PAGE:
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#5
Good start.

should changes it as little as possible
Typo: "changes" should be "change".

it is far better for you to color your audio in a controlled way using EQ or effects than to buy a box and hope that it is transmitting the best audio for you. This way you can set things up exactly as you want them.
I think this could be stated more clearly. Perhaps something like:
...it is far better to color your audio using EQ or effects that you control and can adjust or defeat based on the needs of the recording or changes in your tastes, than to buy components with coloration permanently baked into their design.
 
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#6
Good start.

I think this could be stated more clearly. Perhaps something like:
...it is far better to color your audio using EQ or effects that you control and can adjust or defeat based on the needs of the recording or changes in your tastes, than to buy components with coloration permanently baked into their design.
I like that.

I made the change, but shuffled it around so it could be split into two cleaner sentences.
 

PaulD

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#7
I would like to see an additional part on why sighted casual listening is poor for evaluation. There are several articles and papers that could be used to back up the argument. To a novice, they change something and hear a change, the audible result in the mind is evident, but it takes reason and training to understand that it is a bias of some kind, and there are several kinds of bias at work in the hifi industry, for example; confirmation bias, appeals to authority, clustering illusion, expectation bias, dunning-kruger (ok, not really a bias) etc etc. I think the basic experience of many novices needs to be explained to them so that misinformation is not continuously transmitted, because the repetition of misinformation makes people think it is true (illusory truth).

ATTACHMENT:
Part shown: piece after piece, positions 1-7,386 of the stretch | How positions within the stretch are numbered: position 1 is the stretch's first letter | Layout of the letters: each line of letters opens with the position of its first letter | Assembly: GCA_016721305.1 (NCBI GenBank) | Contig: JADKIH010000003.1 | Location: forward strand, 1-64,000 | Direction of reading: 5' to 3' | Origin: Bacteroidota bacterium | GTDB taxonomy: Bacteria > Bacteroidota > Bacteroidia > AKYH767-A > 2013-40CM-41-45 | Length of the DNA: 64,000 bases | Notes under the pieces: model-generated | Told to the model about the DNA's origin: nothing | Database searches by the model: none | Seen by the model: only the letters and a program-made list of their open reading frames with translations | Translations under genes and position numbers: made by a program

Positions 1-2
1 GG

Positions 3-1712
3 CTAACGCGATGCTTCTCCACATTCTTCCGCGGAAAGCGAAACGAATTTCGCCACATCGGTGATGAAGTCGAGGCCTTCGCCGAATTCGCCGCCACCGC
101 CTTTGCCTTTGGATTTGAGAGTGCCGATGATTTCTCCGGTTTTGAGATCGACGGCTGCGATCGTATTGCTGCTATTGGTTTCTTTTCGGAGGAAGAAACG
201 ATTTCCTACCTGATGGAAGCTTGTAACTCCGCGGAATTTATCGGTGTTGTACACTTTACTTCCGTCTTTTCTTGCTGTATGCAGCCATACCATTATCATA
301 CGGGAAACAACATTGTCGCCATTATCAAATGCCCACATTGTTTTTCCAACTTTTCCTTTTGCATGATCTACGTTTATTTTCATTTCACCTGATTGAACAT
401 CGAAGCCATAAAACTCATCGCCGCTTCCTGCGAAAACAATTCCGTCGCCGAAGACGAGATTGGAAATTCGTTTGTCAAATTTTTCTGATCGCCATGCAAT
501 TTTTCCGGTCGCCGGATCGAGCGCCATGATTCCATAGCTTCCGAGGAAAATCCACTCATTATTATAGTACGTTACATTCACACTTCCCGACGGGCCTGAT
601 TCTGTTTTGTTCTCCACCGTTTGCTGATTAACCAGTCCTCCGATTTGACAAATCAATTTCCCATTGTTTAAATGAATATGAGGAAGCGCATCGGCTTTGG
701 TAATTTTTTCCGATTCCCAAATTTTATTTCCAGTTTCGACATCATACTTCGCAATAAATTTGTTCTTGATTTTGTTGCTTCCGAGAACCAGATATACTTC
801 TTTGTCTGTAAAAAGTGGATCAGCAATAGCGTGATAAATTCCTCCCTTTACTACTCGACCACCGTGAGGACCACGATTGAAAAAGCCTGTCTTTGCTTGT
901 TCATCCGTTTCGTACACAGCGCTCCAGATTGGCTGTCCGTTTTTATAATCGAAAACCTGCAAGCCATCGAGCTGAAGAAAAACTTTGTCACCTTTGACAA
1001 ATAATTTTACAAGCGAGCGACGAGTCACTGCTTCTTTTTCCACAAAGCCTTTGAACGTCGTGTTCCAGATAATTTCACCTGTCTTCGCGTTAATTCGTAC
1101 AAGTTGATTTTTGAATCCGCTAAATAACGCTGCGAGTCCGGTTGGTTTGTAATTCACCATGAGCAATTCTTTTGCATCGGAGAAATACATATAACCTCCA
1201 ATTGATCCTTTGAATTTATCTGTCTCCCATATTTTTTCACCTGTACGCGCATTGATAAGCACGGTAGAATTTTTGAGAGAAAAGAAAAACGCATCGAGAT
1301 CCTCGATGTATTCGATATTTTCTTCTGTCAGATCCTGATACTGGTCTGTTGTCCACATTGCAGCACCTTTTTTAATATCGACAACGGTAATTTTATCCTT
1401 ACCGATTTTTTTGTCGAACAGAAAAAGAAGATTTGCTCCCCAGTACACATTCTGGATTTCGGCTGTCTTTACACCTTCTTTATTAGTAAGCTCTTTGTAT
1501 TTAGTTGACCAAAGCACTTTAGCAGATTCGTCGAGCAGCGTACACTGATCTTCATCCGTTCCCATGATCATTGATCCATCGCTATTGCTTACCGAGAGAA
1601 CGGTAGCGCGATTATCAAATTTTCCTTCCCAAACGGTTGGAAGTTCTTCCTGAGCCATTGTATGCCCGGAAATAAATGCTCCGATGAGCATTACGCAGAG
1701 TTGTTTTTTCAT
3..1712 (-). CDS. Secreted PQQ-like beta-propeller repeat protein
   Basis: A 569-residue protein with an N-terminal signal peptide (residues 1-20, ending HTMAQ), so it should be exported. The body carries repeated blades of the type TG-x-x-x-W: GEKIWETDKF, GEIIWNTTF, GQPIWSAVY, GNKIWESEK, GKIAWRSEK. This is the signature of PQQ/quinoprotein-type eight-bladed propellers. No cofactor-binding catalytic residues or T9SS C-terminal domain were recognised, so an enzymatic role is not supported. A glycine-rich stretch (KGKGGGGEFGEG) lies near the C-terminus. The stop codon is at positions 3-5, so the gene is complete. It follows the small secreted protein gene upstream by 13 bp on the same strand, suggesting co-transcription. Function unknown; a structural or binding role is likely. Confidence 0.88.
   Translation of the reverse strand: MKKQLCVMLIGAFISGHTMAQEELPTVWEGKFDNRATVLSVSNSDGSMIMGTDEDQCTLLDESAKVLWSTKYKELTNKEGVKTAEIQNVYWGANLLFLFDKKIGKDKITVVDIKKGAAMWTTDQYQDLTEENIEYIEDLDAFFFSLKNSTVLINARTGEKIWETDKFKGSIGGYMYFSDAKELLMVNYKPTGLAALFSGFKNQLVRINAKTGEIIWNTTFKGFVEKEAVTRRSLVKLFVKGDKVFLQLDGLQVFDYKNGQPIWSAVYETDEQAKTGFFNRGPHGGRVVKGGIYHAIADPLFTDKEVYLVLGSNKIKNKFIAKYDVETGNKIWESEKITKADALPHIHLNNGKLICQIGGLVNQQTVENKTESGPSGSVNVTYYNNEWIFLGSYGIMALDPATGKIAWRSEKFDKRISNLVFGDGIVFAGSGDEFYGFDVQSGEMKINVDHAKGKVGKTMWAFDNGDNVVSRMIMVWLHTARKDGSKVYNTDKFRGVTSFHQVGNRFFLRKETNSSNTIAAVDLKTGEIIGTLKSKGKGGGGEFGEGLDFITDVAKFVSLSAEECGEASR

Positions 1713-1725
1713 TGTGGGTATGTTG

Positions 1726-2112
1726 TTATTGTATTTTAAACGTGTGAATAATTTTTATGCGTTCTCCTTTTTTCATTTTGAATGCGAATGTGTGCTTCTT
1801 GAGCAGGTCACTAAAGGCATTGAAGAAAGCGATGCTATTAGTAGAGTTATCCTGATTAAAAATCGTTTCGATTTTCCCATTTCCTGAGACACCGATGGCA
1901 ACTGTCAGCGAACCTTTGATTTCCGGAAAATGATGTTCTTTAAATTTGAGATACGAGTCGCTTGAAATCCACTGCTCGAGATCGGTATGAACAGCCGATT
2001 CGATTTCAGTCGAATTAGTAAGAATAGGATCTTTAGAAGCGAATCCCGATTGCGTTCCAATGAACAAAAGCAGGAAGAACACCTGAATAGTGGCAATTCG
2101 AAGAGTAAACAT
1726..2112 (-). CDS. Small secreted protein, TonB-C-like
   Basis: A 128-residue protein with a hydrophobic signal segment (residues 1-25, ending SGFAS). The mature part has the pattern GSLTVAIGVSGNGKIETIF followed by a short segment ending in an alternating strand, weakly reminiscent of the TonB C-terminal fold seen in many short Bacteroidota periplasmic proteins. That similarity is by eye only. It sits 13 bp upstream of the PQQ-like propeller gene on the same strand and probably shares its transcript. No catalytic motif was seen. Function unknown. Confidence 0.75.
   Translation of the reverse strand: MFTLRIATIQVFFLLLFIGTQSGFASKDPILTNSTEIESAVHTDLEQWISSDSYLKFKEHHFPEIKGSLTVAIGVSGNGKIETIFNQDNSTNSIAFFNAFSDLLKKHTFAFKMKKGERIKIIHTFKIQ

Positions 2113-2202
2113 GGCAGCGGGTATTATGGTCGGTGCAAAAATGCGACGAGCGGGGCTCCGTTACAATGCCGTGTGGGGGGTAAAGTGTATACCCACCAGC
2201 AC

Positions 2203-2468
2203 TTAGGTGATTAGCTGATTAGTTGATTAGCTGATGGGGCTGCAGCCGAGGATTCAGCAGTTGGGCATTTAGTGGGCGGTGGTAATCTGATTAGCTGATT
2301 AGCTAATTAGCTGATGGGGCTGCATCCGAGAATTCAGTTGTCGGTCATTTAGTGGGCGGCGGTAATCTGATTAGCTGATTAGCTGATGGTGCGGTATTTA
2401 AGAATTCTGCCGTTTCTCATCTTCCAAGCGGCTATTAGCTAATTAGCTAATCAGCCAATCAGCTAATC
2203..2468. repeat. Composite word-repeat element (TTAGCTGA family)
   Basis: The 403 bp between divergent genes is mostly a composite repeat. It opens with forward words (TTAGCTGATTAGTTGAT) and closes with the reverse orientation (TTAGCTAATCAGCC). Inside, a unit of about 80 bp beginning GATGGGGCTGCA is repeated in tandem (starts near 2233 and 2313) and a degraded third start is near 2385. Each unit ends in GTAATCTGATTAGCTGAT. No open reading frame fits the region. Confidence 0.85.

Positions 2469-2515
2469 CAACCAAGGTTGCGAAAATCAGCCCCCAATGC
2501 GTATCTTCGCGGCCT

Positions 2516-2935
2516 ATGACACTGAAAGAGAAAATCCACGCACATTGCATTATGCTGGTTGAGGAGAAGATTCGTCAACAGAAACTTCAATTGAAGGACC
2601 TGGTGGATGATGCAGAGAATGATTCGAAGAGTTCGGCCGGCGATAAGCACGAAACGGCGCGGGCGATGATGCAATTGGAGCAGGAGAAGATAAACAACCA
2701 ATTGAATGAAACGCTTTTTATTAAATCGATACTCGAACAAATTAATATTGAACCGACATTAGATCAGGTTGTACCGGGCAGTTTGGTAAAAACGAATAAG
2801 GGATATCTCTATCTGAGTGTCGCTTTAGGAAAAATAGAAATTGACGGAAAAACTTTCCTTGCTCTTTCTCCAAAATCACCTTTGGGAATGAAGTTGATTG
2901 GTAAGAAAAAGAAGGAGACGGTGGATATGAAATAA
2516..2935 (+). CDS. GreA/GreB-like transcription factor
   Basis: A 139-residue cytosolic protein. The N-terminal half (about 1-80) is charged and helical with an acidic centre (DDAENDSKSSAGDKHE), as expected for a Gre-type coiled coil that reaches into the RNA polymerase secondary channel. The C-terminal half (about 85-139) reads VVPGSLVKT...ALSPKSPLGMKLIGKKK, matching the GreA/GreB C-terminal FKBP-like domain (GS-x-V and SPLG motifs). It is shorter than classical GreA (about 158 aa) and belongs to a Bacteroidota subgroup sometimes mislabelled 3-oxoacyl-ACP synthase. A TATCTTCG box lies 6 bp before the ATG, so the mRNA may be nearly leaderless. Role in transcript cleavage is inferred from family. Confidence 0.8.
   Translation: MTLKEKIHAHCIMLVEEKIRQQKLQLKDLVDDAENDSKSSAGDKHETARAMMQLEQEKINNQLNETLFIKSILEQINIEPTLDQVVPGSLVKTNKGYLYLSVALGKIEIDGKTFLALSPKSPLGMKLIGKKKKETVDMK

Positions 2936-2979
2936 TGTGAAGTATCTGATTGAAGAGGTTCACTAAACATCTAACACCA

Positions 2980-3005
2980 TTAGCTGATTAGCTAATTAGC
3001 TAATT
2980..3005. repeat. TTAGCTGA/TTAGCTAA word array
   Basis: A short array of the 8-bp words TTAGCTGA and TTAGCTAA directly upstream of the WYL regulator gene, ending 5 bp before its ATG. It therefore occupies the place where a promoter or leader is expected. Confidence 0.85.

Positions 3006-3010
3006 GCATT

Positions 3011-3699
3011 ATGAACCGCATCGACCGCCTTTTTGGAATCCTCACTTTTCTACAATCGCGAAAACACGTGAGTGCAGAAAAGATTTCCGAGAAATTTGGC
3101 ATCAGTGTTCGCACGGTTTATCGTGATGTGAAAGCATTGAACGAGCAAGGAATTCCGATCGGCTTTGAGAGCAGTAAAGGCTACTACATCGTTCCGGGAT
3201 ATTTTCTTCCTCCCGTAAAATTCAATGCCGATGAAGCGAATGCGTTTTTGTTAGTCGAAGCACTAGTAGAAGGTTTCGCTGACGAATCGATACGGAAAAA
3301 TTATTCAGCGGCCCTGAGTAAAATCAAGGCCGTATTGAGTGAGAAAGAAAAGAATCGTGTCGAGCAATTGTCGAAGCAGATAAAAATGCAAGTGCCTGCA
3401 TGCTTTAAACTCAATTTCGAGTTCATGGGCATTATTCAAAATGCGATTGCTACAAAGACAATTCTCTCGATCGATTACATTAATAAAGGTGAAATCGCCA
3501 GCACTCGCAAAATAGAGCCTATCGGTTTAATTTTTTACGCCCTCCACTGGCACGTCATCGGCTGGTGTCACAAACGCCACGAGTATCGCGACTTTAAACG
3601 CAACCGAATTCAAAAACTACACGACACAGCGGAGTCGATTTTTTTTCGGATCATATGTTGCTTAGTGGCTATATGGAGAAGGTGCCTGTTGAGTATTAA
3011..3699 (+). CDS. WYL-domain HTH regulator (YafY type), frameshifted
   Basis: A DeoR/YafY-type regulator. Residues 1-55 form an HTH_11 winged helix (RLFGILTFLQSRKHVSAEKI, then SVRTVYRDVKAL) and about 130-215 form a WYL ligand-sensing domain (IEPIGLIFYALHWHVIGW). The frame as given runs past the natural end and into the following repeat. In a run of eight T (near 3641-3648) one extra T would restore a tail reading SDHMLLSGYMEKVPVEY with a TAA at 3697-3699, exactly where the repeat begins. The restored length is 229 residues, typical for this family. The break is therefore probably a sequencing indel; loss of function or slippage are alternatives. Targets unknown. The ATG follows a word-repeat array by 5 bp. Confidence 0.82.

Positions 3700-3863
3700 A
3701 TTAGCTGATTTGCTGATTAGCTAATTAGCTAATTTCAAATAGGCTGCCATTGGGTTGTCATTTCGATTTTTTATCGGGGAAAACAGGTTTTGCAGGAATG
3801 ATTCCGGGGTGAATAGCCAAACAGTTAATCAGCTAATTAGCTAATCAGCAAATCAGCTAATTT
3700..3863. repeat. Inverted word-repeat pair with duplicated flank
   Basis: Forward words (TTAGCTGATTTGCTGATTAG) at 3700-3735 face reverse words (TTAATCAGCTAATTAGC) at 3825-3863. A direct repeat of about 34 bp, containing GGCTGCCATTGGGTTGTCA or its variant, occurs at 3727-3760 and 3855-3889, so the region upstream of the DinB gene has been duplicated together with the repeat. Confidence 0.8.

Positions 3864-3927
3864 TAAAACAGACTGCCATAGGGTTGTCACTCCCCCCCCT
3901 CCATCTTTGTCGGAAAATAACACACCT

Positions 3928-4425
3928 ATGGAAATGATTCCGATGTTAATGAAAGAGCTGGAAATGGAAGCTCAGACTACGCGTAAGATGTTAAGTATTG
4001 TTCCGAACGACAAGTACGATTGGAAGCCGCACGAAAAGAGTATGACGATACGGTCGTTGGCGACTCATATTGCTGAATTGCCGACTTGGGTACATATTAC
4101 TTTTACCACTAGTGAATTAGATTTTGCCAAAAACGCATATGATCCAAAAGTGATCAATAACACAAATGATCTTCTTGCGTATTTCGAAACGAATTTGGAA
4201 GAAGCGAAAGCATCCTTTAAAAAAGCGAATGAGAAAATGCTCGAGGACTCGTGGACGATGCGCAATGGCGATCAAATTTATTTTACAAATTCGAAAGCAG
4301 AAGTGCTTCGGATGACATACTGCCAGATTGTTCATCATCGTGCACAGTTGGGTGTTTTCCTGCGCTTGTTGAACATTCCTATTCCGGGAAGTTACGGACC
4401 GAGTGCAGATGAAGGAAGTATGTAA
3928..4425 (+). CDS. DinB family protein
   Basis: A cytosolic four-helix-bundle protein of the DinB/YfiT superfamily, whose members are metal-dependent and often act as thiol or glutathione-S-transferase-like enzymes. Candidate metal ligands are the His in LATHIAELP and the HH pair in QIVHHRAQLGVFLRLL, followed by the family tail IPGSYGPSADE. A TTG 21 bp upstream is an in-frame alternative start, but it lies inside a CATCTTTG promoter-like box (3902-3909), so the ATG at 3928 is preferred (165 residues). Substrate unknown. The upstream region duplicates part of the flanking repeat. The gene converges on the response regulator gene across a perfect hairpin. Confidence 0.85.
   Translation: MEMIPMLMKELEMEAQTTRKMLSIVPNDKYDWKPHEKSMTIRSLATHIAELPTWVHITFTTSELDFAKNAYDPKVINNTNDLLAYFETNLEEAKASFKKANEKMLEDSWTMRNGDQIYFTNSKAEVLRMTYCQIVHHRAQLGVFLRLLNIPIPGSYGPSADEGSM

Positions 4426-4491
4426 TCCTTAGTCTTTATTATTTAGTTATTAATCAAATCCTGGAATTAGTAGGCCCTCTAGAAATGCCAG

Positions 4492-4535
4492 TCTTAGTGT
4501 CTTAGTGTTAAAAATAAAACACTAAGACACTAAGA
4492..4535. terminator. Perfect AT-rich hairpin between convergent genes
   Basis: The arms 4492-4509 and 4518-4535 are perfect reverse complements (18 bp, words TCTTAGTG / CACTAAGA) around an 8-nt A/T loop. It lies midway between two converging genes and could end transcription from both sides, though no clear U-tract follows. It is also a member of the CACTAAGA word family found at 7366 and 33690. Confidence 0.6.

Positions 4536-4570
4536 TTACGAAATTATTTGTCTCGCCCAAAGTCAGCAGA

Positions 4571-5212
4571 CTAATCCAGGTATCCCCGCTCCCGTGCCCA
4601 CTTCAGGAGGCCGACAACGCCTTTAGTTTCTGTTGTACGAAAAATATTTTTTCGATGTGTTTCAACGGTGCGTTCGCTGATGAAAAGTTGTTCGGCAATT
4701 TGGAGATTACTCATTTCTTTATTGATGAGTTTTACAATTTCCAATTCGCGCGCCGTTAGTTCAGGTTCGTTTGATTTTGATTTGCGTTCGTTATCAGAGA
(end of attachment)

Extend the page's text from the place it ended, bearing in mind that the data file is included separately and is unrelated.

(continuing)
Articles to help:
In Linear Audio there was “Testing One, Two Three” (by SY, he might even contribute it) and “Analogue Hearts, Digital Minds” by Michael Uwins (someone else recently linked to it on ASR, I cannot find it now).

Read Sean Olive’s blog “The Dishonesty of Sighted Listening” http://seanolive.blogspot.com/2009/04/dishonesty-of-sighted-audio-product.html
There is also Floyd Toole’s AES paper “Hearing is Believing vs. Believing is Hearing- Blind vs. Sighted Listening Tests”
 
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#8
I would like to see an additional part on why sighted casual listening is poor for evaluation. There are several articles and papers that could be used to back up the argument. To a novice, they change something and hear a change, the audible result in the mind is evident, but it takes reason and training to understand that it is a bias of some kind, and there are several kinds of bias at work in the hifi industry, for example; confirmation bias, appeals to authority, clustering illusion, expectation bias, dunning-kruger (ok, not really a bias) etc etc. I think the basic experience of many novices needs to be explained to them so that misinformation is not continuously transmitted, because the repetition of misinformation makes people think it is true (illusory truth).